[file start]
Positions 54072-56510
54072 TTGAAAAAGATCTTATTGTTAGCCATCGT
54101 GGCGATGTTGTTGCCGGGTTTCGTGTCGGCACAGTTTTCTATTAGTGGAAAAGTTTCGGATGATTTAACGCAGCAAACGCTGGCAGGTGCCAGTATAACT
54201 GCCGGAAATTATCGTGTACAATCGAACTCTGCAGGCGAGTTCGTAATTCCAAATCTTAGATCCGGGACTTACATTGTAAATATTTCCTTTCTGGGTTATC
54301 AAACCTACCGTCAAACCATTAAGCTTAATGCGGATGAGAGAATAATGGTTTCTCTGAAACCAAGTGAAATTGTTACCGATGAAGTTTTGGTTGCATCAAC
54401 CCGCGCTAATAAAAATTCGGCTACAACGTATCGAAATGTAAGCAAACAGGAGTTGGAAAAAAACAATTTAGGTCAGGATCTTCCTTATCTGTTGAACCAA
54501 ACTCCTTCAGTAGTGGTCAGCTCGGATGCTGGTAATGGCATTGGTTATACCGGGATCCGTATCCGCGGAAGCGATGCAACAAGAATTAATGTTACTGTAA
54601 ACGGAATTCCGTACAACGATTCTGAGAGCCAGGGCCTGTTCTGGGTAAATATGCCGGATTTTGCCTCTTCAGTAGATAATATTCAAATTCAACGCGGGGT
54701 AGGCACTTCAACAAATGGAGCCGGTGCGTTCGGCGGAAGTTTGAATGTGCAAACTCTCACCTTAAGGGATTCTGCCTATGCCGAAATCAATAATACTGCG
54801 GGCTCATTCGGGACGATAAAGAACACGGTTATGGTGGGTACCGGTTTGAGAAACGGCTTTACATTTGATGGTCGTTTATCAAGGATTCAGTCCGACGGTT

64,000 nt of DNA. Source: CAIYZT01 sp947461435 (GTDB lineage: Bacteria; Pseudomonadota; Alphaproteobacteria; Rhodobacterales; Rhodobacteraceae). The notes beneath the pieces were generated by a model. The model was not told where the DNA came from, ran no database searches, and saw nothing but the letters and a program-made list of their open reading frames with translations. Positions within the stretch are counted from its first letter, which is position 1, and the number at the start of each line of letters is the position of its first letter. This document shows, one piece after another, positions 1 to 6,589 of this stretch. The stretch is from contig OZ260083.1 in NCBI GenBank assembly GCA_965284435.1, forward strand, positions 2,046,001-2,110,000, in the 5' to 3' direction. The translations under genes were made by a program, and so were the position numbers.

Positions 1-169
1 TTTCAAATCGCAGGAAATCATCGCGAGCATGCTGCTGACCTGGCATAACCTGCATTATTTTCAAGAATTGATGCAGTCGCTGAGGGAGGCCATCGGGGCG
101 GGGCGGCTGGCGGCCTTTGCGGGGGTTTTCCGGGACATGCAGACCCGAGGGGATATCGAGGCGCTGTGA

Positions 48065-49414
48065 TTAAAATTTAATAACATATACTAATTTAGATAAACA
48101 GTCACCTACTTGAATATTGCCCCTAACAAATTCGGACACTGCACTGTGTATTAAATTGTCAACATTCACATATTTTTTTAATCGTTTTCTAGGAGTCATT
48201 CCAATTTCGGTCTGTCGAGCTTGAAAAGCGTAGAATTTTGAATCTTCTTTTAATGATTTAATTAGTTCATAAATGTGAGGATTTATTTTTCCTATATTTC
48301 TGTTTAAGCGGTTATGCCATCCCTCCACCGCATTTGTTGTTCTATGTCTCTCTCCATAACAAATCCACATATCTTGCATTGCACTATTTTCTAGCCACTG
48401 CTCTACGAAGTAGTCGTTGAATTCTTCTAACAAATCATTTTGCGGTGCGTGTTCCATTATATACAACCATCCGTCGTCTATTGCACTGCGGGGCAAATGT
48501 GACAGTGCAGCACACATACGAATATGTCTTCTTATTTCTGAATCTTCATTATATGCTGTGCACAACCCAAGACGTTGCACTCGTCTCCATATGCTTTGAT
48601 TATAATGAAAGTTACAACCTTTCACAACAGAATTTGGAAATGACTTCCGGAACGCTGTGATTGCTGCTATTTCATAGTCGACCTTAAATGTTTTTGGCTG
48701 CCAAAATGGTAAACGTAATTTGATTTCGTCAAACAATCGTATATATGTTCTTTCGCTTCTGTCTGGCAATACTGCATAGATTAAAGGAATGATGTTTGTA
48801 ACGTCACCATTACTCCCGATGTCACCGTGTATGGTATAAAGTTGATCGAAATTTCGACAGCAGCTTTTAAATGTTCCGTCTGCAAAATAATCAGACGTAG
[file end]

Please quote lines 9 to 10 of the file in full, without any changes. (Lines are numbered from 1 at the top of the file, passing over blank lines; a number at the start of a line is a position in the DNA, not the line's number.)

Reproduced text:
54701 AGGCACTTCAACAAATGGAGCCGGTGCGTTCGGCGGAAGTTTGAATGTGCAAACTCTCACCTTAAGGGATTCTGCCTATGCCGAAATCAATAATACTGCG
54801 GGCTCATTCGGGACGATAAAGAACACGGTTATGGTGGGTACCGGTTTGAGAAACGGCTTTACATTTGATGGTCGTTTATCAAGGATTCAGTCCGACGGTT